Before Shariputra left the home-life, he met Ashvajit (ma sheng), while walking on the road. Ashvajit was one of the five bhikshus the Buddha first crossed over in the Deer Wilds Park. Shariputra saw Ashvajit walking in a most awesome and correct manner, with magnificent deportment.

His eyes did not glance at things,
His ears did not eavesdrop.

He didn't slip sidelong looks at people, and he didn't listen to what was going on around him.

His eyes watched his nose,
His nose regarded his mouth,
His mouth heeded his heart.

Before this, Shariputra had had an externalist teacher who was called the Brahman Sha Ran ( sha ran fan zhi). After his teacher died, he had no one to study with. It was then that while walking on the road he met Ashvajit and admired him so much. He asked him, "You have fine comportment. Who's your teacher?"

Ashvajit replied with a verse:

All dharmas arise from conditions,
All dharmas cease because of conditions,
The Buddha, the Great Shramana,
Often spoke of this.

When Shariputra heard that verse, he immediately became enlightened and was certified to the first fruition of arhatship. He went back to his living quarters and repeated the verse to Maudgalyayana.

When Maudgalyayana heard it, he also became enlightened. Then, taking his two hundred disciples with him, he went to take refuge with the Buddha. They left the home life and became part of the assembly that always accompanied the Buddha. That's how the account is sometimes told. Here the sutra says that he met the Kashyapa brothers. Since some times the sutras say that Shariputra met the Kashyapas, and sometimes they say he met Ashvajit, I think they were probably all walking together at the time. The Kashyapas and Ashvajit were on the road together. Notice that the text says, "and walked along with the brothers." "Brothers" means not just the Kashyapa brothers, but also bhikshu Ashvajit, who was a dharma brother. They were talking about causes and conditions, and one said:

The dharmas that arise from causes and conditions:
I say that they are empty.
They are false names, as well;
They are also called the meaning of the Middle Way.

Probably when Shariputra heard that verse, he came up to ask, "What are you talking about? Who's your teacher?" And it was then that Ashvajit spoke his verse. Upon hearing it, Shariputra became enlightened. Afterward he returned to tell Maudgalyayana, and then they all went to take refuge with the Buddha.

Sutra:

I followed the Buddha and left the home life. My seeingawareness became bright and perfect, I obtained fearlessness and became an arhat. As one of the Buddha's elder disciples, I am born from the Buddha's mouth, transformationally born from the dharma.

Commentary:

I followed the Buddha and left the home life. My seeingawareness became bright and perfect. His seeing became the basic substance of enlightenment and was perfected. I obtained fearlessness and became an arhat. As one of the Buddha's elder disciples, I am born from the Buddha's mouth, transformationally born from the dharma. Among the Buddha's disciples, Shariputra was an elder.

Sutra:

The Buddha asks about perfect penetration. As I have been certified to it, for the mind and the seeing to emit light and for the light to reach throughout knowing and seeing is the foremost method.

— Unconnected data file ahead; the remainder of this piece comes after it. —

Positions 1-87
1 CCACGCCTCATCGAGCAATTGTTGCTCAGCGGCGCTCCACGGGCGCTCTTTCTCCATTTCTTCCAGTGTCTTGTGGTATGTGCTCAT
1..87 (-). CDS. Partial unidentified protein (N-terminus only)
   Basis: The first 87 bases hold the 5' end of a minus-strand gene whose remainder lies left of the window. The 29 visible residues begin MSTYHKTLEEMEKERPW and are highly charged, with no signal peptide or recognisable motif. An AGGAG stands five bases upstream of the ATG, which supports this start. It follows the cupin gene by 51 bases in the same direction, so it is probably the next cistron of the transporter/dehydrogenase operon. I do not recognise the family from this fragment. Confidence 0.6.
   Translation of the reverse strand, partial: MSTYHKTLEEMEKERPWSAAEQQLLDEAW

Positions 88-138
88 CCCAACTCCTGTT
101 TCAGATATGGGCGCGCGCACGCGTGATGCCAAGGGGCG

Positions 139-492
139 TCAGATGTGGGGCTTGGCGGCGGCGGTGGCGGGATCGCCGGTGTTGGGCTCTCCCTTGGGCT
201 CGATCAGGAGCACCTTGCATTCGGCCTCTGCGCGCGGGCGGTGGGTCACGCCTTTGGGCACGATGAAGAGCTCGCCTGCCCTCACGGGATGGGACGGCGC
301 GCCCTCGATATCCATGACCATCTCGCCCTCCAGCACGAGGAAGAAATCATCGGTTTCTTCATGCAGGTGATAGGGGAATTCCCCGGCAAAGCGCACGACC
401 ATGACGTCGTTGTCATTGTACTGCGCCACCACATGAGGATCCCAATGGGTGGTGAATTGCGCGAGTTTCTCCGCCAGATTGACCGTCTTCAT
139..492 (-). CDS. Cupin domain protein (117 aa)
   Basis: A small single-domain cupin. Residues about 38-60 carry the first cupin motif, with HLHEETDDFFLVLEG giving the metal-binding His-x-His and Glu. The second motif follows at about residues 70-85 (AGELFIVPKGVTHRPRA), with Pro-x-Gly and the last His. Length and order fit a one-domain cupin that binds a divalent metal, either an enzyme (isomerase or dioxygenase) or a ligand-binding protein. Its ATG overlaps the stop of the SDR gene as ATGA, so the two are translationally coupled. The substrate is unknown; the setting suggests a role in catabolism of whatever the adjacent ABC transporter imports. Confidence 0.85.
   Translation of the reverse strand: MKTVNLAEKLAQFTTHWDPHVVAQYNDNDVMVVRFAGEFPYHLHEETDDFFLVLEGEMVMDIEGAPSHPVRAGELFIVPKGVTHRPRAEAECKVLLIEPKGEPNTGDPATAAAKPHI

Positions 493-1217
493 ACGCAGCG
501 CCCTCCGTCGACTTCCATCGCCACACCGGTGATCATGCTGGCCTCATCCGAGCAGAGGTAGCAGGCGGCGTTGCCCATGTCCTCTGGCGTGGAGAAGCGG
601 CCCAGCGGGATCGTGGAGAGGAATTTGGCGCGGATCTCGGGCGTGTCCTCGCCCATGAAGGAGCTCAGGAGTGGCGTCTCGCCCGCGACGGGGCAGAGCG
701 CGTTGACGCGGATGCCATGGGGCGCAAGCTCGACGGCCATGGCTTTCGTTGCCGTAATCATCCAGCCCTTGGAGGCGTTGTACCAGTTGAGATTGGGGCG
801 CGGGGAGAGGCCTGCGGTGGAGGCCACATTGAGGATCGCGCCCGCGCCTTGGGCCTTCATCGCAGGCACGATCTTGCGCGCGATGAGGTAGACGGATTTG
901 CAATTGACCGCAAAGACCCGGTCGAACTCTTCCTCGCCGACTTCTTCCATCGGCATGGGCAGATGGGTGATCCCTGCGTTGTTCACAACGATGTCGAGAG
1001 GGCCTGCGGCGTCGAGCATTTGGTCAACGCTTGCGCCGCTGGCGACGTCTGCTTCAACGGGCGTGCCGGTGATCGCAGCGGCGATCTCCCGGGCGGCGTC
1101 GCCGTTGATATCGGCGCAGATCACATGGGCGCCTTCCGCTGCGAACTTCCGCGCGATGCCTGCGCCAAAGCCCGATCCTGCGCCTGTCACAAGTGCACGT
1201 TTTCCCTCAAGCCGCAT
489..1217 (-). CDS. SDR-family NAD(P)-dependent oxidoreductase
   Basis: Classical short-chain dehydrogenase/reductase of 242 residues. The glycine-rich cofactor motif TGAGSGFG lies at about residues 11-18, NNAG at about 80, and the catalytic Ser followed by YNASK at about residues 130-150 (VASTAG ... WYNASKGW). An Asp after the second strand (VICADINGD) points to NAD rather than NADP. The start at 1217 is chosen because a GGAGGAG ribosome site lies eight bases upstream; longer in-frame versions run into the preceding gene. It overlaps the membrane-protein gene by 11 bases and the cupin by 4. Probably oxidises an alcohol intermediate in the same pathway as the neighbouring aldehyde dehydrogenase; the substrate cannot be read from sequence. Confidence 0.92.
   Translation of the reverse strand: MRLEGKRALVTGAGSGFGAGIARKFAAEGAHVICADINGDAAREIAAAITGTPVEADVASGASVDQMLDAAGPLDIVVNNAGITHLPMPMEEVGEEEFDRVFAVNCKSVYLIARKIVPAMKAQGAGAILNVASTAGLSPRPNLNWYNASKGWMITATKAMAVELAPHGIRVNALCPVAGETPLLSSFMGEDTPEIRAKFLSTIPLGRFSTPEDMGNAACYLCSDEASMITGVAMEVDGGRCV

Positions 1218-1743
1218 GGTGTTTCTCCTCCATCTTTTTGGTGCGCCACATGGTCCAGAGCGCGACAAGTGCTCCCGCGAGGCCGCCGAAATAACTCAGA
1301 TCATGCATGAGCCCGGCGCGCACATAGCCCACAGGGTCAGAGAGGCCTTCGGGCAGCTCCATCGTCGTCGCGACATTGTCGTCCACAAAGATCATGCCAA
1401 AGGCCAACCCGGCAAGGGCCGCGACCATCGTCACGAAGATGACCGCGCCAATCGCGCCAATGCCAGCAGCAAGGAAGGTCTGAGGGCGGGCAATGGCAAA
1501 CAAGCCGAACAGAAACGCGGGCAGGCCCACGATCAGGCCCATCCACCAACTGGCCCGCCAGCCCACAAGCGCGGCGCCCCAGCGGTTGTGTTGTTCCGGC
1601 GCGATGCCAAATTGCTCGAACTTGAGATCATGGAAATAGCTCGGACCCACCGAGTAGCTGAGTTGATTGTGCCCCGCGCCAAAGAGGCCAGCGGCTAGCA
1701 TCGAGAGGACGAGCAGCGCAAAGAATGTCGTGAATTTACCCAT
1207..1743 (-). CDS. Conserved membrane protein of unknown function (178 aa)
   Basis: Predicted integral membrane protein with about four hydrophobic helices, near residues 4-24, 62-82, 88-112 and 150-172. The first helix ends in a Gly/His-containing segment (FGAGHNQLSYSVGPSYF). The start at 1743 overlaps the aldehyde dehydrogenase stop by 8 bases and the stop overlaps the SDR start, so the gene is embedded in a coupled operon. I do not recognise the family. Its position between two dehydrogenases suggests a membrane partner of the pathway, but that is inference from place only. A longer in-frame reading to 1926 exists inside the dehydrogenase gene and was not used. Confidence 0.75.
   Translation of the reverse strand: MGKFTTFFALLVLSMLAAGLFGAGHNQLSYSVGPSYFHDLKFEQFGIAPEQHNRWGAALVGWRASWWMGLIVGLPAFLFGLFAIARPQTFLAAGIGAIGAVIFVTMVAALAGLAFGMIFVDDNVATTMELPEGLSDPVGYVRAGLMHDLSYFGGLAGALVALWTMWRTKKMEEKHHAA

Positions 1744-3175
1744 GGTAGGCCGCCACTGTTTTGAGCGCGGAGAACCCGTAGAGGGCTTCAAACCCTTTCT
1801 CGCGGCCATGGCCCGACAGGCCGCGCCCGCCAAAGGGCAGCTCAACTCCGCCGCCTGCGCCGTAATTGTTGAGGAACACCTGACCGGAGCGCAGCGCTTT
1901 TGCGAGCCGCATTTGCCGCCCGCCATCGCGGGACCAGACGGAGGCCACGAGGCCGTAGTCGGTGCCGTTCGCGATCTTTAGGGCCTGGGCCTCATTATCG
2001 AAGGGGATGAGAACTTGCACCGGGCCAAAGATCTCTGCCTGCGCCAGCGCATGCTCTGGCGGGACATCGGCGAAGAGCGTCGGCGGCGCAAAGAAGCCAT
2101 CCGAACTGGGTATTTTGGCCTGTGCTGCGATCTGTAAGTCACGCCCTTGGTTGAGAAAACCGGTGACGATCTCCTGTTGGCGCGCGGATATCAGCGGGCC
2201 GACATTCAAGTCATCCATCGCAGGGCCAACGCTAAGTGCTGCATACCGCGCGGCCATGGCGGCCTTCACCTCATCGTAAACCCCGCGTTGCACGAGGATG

Commentary:

The Buddha asks about perfect penetration. As I, Shariputra, have been certified to it, for the mind and the seeing to emit light and for the light to reach throughout knowing and seeing is the foremost method. When the light is ultimate, then the knowing and seeing are empty. This dharma door is number one for me.

Universal Worthy Bodhisattva

N2 Universal Worthy: the ear consciousness.

Sutra:

Universal Worthy Bodhisattva arose from his seat, bowed at the Buddha's feet, and said to the Buddha, "I have been a Dharma prince with as many Thus Come Ones as there are sands in the Ganges. The Thus Come Ones of the ten directions tell their disciples who have the roots of a Bodhisattva to cultivate the Universal Worthy conduct, which is named after me."

Commentary:

Universal Worthy Bodhisattva is a Bodhisattva of great conduct. He has ten great, royal vows which we recite at morning recitation. They are:

1) To worship and respect all Buddhas.
2) To praise the Thus Come Ones.
3) To cultivate the giving of offerings.
4) To repent and reform all karmic faults.
5) To compliantly rejoice in merit and virtue.
6) To request the turning of the dharma wheel.
7) To request that the Buddha remain in the world.
8) To always follow the Buddhas in study.
9) To forever accord with living beings.
10)To universally transfer all merit and virtue.

These are called the Ten Kings of Vows of Universal Worthy Bodhisattva. In the Avatamsaka Sutra there is an entire chapter called, "The Conduct and Vows of Universal Worthy." His practices and the power of his vows are especially great, and so he has a lot of affinities with living beings. He rides a six-tusked white elephant. The color white represents the one Buddha vehicle, and the six tusks represent the six paramitas.

Universal Worthy Bodhisattva arose from his seat, bowed at the Buddha's feet, and said to the Buddha, "I have been a Dharma prince with as many Thus Come Ones as there are sands in the Ganges. In the past, with that many Buddhas, I have been a disciple of the Dharma King. The Thus Come Ones of the ten directions tell their disciples who have the roots of a Bodhisattva, that is, if they have the propensity for Bodhisattvahood, to cultivate the Universal Worthy conduct. They should cultivate the Ten Kings of Vows. This conduct is one which is named after me."

Sutra: